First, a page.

Essay writing is like writing a story, only analytical! Therefore for an essay to feel complete and to tick all the markers boxes you need to have a introduction, body and conclusion.
The introduction is the first part of your essay – it refers to the question you have been given and voices the “topic” of your essay. The introduction is normally 2-3 sentences. The first sentence is often a conceptual statement which is drawn from your knowledge of the course. With this opening statement you want to draw the marker into your piece and conceptually answers the question. Near the middle of your introduction you need to include your thesis – a statement that reflects the topic you wish to argue.
Below is an example introduction I have written for Hamlet.
Emotions add the color to every thought and action, a key ingredient to which one constructs their own life and equips for survival. These metaphysical threads define whom we are in our minds eye as well as in the eyes of others. It is through literature and delving into the psychological mindscape of characters that one interacts with the interior worlds, to introspect on their own desires and motivations that shape how one perceives, thinks and feels. Within William Shakespeare’s Hamlet and Pablo Picasso’s the Weeping Woman, one is confronted by humanities ability to live life as a performance. Both these texts examine how emotions if left unresolved sew together a life of existential questioning, and how metathetically permeates the underbellies of our existence.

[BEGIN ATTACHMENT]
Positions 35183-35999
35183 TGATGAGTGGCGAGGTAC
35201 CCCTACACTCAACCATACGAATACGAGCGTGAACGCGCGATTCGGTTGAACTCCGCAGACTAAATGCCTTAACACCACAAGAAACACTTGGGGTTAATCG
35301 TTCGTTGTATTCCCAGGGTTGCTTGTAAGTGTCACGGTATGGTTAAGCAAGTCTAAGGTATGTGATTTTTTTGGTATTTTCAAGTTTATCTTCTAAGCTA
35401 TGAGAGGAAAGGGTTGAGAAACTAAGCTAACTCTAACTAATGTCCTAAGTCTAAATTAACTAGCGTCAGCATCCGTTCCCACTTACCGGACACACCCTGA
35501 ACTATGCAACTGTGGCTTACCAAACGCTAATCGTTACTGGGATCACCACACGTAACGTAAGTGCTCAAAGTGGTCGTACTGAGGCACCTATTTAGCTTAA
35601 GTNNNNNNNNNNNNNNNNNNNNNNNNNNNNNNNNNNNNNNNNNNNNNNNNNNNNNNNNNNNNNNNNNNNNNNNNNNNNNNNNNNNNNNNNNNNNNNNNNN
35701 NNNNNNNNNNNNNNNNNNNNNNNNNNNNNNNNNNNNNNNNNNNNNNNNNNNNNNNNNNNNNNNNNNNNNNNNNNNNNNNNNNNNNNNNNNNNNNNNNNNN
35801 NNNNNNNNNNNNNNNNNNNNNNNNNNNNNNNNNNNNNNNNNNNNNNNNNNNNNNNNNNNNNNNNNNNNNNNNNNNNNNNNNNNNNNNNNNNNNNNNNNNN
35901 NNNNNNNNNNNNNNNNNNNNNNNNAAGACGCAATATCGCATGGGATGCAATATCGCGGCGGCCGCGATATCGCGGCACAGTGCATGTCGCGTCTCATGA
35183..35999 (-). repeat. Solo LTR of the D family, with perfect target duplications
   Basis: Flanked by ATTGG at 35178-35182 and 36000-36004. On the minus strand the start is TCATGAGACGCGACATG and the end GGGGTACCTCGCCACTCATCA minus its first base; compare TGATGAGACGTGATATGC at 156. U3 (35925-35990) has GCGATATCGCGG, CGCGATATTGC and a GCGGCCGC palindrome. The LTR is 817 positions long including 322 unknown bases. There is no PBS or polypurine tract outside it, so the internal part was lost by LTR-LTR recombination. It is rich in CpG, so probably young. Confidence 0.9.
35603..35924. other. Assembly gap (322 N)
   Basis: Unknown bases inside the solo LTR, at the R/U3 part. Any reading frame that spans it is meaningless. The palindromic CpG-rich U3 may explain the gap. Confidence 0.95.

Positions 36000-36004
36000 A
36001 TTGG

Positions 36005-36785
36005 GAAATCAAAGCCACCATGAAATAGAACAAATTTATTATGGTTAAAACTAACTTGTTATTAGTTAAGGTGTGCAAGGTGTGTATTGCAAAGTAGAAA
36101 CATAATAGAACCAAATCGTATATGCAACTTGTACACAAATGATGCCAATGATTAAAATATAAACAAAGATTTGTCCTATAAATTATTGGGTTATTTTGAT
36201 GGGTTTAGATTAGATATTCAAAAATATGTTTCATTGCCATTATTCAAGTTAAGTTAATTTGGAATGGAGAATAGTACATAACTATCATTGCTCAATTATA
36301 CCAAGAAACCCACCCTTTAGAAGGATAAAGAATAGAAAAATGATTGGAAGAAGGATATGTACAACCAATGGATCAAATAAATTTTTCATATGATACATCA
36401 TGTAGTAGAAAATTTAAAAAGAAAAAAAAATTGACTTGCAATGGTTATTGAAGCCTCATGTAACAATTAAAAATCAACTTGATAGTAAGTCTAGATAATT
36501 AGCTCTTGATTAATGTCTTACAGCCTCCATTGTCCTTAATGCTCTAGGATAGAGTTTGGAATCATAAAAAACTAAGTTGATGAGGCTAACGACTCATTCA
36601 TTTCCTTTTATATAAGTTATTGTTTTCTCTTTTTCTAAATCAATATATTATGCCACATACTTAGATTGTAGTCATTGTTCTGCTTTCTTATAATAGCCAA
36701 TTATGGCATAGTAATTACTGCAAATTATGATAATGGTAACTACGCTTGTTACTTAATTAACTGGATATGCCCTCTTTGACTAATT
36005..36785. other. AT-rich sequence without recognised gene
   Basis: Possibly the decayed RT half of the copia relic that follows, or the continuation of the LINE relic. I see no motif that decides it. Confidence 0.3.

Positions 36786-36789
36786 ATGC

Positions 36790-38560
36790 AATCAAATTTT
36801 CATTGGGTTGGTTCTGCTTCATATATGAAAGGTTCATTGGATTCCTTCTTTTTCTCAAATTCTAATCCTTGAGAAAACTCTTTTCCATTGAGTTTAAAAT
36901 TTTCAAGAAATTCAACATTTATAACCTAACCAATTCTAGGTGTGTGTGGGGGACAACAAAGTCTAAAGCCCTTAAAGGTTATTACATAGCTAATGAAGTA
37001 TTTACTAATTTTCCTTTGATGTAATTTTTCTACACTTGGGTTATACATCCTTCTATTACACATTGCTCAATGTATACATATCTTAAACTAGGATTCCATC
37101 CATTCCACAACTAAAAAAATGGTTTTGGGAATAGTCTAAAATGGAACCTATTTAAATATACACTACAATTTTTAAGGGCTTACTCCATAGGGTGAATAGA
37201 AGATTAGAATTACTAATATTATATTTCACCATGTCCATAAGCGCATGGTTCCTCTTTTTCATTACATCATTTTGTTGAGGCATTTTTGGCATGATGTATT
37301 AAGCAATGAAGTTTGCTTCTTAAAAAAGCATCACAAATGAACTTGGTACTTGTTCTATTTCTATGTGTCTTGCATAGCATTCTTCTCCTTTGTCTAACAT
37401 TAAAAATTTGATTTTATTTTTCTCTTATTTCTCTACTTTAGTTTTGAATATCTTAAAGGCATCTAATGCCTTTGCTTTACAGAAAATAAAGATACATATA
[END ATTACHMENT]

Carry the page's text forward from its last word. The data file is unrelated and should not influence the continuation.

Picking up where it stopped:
The next three paragraphs of your five part essay are referred to as the body paragraphs – those in which the student explores their argument (their thesis). Each body paragraph needs to have an argument that relates to the thesis. For example, a student writing an essay about Hamlets turmoil may include a paragraph on meta-theatricality, another on Hamlets characterization and another on his existential questioning – as arguments to support how each of these points lend to his overbearing turmoil.Within these body paragraphs remember to use the structure PETAL – point, evidence, technique, analysis and link – as it will make sure you include everything the marker is looking for. Make sure that the discussion of each body paragraph has appropriate evidence to support your point and the overall thesis statement of your essay. Each body paragraph needs to state your point and then be followed by 4-5 pieces of evidence and detailed analysis (the amount will vary depending on your grade and how much you can write in a given time period). Make sure throughout these body paragraphs you link to the question to show the marker you are thinking about the question throughout. The final sentence of each body should be a linking sentence to your point and the overall question as well as providing a transition into the next paragraph. By ending each paragraph with a transitional sentence, it allows you to make a segway into your next argument and also provides a cohesion between each point to show the marker that each body paragraph is supportive of your overarching thesis statement
The final piece of a 5 part essay is the conclusion. This paragraph is only 1-2 sentences long and is included within the essay to confirm your thesis statement. Within these final lines you should restate you thesis, however do not duplicate the opening thesis statement – say it another way! you then need to summarise the three major points you have discussed (the points of each body paragraph) – as this allows you to reiterate your points. The final sentence needs be conclusive and a clear signal that the essay is complete. A common way to end is to provide an application to your argument or to include a statement that causes the reader/marker to think about your thesis once they have finished reading your essay.
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